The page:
Obama is drawing a new round of criticism for his comments on a Philadelphia radio sports program yesterday in which he said his grandmother is a "typical white person" who has fears about black men. He was attempting to explain a portion of his speech on race earlier this week--specifically, the statement that his white grandmother gets nervous when a black man approaches her on the street.
Obama told the radio host, "The point I was making was not that Grandmother harbors any racial animosity. She doesn't. But she is a typical white person, who, if she sees somebody on the street that she doesn't know, you know, there's a reaction that's been bred in our experiences that don't go away and that sometimes come out in the wrong way, and that's just the nature of race in our society." Obama was already drawing flak for his association with a controversial preacher in Chicago who has made anti-American and antiwhite comments.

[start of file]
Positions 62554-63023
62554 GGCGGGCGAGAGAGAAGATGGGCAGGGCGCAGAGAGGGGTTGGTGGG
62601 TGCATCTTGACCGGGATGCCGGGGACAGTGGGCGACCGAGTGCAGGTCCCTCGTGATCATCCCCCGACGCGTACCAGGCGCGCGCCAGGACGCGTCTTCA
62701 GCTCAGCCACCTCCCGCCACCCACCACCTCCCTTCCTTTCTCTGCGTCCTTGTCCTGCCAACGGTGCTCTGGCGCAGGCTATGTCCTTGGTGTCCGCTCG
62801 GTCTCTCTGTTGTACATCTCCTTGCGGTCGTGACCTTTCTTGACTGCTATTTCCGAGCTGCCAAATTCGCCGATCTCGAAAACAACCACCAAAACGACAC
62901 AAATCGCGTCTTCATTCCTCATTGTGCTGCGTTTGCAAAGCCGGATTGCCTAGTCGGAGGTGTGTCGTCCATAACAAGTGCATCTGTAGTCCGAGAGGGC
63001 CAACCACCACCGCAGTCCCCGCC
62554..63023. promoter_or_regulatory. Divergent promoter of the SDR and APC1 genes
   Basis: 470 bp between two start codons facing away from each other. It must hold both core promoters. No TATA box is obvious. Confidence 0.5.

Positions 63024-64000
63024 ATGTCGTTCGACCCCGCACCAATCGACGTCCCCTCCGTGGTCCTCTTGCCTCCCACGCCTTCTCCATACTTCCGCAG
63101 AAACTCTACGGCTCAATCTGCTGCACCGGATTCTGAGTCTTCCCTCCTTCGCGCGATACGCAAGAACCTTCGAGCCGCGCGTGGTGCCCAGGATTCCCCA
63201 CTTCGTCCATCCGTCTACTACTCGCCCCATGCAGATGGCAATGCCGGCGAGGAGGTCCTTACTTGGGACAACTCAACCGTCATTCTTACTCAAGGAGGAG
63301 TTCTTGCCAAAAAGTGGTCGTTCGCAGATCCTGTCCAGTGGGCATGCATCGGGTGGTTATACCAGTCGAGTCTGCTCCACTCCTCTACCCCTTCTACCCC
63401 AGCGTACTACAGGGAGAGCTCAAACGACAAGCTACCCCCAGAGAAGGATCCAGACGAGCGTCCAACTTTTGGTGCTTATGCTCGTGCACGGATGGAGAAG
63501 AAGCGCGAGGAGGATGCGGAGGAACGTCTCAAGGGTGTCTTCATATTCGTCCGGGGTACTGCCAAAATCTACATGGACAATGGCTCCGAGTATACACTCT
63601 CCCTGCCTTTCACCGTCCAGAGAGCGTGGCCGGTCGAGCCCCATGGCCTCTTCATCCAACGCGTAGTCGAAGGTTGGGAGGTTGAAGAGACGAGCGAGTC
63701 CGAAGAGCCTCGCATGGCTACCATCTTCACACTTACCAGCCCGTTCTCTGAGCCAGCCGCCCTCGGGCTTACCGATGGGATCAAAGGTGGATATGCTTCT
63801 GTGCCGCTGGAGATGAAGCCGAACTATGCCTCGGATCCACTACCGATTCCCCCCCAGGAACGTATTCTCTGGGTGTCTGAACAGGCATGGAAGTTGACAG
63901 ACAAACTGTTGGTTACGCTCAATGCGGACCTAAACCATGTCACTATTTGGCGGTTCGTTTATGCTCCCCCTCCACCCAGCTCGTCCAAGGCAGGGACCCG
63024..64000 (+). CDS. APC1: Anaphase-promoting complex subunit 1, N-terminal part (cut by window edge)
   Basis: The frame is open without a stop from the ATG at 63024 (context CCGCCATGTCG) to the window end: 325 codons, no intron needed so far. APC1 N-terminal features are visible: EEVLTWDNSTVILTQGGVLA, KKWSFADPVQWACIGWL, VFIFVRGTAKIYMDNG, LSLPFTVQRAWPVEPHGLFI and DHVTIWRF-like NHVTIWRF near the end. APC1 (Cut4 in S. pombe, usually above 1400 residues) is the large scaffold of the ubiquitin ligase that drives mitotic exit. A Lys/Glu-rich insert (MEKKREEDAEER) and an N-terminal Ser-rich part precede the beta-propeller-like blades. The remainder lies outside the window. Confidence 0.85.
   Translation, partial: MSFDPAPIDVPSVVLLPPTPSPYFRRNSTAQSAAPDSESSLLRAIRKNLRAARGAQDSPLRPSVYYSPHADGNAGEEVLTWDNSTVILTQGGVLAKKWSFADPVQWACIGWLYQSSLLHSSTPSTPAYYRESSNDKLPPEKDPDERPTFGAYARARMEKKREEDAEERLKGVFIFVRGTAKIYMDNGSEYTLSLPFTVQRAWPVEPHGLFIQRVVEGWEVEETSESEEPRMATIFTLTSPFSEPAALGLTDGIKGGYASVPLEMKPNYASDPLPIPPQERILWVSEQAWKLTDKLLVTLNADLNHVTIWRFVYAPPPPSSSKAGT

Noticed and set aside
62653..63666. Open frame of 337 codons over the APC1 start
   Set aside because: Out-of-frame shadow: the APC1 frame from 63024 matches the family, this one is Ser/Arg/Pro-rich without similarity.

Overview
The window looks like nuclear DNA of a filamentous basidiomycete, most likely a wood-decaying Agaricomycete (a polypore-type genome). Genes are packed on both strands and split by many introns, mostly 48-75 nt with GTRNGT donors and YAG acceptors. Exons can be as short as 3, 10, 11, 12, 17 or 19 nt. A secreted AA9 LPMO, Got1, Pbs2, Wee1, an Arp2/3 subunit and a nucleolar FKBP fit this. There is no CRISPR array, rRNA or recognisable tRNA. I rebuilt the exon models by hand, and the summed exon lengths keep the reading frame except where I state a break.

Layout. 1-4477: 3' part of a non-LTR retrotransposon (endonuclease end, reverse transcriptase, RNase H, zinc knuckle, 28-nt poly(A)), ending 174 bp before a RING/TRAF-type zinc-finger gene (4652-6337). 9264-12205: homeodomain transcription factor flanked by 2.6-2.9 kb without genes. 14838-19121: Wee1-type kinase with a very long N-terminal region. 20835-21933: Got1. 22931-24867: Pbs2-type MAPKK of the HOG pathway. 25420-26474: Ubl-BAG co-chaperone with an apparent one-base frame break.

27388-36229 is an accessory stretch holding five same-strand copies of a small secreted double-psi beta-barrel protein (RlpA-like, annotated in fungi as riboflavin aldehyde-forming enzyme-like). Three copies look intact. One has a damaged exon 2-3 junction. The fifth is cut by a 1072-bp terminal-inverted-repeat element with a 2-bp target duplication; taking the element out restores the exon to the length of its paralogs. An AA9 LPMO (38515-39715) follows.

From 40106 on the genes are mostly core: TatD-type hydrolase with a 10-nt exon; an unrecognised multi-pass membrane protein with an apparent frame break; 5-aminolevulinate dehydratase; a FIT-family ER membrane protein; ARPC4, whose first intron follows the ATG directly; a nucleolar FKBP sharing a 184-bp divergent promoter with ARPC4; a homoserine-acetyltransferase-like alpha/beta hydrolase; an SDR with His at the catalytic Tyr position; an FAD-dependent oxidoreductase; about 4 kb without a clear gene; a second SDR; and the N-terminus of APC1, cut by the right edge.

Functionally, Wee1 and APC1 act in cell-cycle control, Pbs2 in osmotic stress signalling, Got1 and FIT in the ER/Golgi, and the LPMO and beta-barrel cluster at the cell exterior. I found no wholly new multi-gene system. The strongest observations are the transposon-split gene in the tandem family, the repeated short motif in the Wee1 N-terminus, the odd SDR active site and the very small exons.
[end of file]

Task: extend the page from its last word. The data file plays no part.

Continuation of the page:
An Obama spokesman noted that the Illinois senator was trying to say that his grandmother has the same fears shared by many in her "generation."
Clinton insiders say Obama's remarks stereotyped whites in a negative way and will further alienate white working-class people around the country, including those in Pennsylvania, which holds a key primary April 22. Obama's remarks are being criticized on Fox News, NBC, MSNBC, and elsewhere in the media, keeping the controversy going. Clinton strategists say it's part of a broader problem--that Obama has not been sufficiently "vetted" and there are many areas of his life and background that have escaped scrutiny and might embarrass him later.
By Kenneth T. Walsh